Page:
Embodiments of the present invention are directed to methods and systems for micromachining a conical surface. In one embodiment, such a system may include a rotating platform for receiving a long line of laser illumination, a mask having a predetermined pattern comprising a sector of a planar ring, the mask being positioned on the rotating platform, a workpiece stage having a rotational axis for rotating a removably-affixed workpiece comprising a conical surface, wherein the sector comprises the planar image of the conical surface, an excimer laser for producing a laser beam, a homogenizer for homogenizing the laser beam in at least a single direction, at least one condenser lens, a turning mirror and at least one projection lens.
Still other embodiments of the invention may include computer application programs and computer readable media having an application program and/or computer instructions provided thereon for controlling some of the embodiments of the invention for micromachining a conical surface.
These and other embodiments, advantages and objects of the invention will be more apparent with reference with the following detailed description and attached drawings, a brief description of which is set out below.
BRIEF DESCRIPTION OF THE FIGURES
FIG. 1 is a schematic diagram of an optical system for imaging on a conical surface according to some embodiments of the present invention.
FIG. 2 is a schematic of the relationship between a planar mask and a conical workpiece according to some embodiments of the present invention.
FIG. 3 is a block diagram of a laser micromachining system according to some of the embodiments of the invention.
DETAILED DESCRIPTION OF THE EMBODIMENTS
FIG. 1 illustrates one embodiment of a system 100 according to the present invention for imaging on a conical surface. As shown, a laser source 101 directs a laser beam 102 into a beam expander 103. After the beam expander, the resultant beam may be sent through a homogenizer and/or condenser lens(es) 104. The homogenizer may comprise those homogenizers as disclosed in co-owned and co-pending U.S. patent application publication no. 20040223330, entitled, "Methods and Apparatuses for Homogenizing Light", the entire disclosure of which is herein incorporated by reference.
A field lens 105 receives the homogenized/condensed beam, which collects the light for illuminating the mask 107. The mask pattern is preferably a representation of the unwrapped image 202 of a cone, which corresponds to a conical surface 204 of a cone 206 of a workpiece to be machined. As shown in FIG. 2, the unwrapped image 202 may be a planar surface that forms a sector 208 a ring.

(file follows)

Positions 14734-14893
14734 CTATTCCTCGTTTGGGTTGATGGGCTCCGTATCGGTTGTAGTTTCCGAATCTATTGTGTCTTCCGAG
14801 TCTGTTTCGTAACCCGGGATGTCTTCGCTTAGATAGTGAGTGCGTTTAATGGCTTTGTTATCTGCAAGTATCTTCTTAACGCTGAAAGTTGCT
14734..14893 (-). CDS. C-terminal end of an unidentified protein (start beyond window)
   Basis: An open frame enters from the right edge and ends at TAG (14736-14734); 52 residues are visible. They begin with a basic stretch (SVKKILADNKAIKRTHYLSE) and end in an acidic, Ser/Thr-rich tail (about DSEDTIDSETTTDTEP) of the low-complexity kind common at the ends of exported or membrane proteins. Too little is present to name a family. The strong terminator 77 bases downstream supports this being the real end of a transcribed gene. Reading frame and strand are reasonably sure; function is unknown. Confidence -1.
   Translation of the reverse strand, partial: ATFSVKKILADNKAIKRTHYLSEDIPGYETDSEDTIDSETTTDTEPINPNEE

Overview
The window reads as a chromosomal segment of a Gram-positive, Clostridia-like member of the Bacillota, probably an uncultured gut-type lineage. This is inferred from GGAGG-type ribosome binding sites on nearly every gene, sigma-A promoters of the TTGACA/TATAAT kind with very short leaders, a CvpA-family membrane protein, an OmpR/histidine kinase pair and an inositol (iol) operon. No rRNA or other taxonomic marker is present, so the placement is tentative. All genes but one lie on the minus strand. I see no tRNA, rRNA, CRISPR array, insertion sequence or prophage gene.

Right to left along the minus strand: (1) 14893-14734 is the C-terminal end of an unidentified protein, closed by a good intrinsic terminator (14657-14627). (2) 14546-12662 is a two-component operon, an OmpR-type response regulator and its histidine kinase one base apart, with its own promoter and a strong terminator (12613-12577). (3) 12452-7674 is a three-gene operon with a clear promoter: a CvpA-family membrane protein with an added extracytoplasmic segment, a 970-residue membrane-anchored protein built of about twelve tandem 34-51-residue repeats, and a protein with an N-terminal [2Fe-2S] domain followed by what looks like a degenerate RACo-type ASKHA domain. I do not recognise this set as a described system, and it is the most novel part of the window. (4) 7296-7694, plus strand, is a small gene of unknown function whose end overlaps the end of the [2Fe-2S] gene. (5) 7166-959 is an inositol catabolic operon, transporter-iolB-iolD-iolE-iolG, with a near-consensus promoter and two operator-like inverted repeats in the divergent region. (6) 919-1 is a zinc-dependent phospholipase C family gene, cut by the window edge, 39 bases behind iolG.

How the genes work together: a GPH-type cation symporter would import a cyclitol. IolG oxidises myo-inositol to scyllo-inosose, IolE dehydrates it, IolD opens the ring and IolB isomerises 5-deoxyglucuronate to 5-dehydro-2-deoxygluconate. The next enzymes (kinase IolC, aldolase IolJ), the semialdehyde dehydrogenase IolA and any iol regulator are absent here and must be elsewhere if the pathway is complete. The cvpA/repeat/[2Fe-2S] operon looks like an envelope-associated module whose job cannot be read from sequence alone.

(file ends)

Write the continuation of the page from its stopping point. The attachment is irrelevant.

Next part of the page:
While the present invention is illustrated with the use of a laser, other devices for generating a beam of electromagnetic energy (e.g., x-ray) may also be used with embodiments of the present invention.
The mask 107 is preferably positioned in an open aperture, motorized rotary device. The open aperture, motorized rotary device rotates mask 107 about a center of rotation 210 as shown in FIG. 2 (i.e., center of ring). As shown in FIG. 2, a laser field generated by optics of the system (i.e., beam expander 103, condenser lens 104 and field lens 105) may be projected onto the mask 107. The laser field is preferably a long-line field (i.e., a rectangular field), having short and long axes, but may comprise other shapes (e.g., elliptical, square, triangular, and other polygonal shapes). In long-line field embodiments, upon the long line field encountering the surface for machining, a short axis of the long-line field may be oriented substantially perpendicular (preferably perpendicular) to the conical workpiece axis (i.e., the vertex of the cone 206).
The long-line field projected onto the mask produces a long-line laser image field which is then directed, via turning mirror 108, onto projection lens 109. The projection lens then projects the long-line image field onto the workpiece, the focusing of which may be accomplished using adjuster device 110 (e.g., along a "Z" axis). In some embodiments, the turning mirror may be connected to at least one motor or other actuator(s) (e.g., piezo-based actuator) familiar to those of skill in the art, which may enable the mirror to pivot about one or more axes, to impart other directional control onto the beam. In other embodiments, the tuning mirror (as well as other components of the optical system) may not include motor(s)/actuator(s), and may be rigidly affixed in a single position after setup.
The focusing adjuster device 110 may comprise a motor (rotary or linear) (or other actuator device), which may move lens 109 along a single (preferably) axis (e.g., Z axis). Movement may be established via a rack and pinion gear arrangement, when using, for example, a rotary electric motor, or via direct connection of the lens or lens frame to the forcer or platen of a linear motor.
The laser image field produced by the projection of the laser light onto the mask, is then focused on the workpiece 112. Adjuster stages 113 and 114 may be provided (e.g., "X" and "Y" adjuster stages), and may be initially configured so that the laser image field is projected on the corresponding area of the workpiece prior to machining. One of skill of the art will appreciate that in some embodiments of the invention, the positions of adjusters 113 and 114 need not be adjusted once their positions are established during an initial setup. In such embodiments, the conical workpiece need only be rotated about an axis. As shown in FIG. 1, the axis of rotation of the conical workpiece (for example) is axis 112a.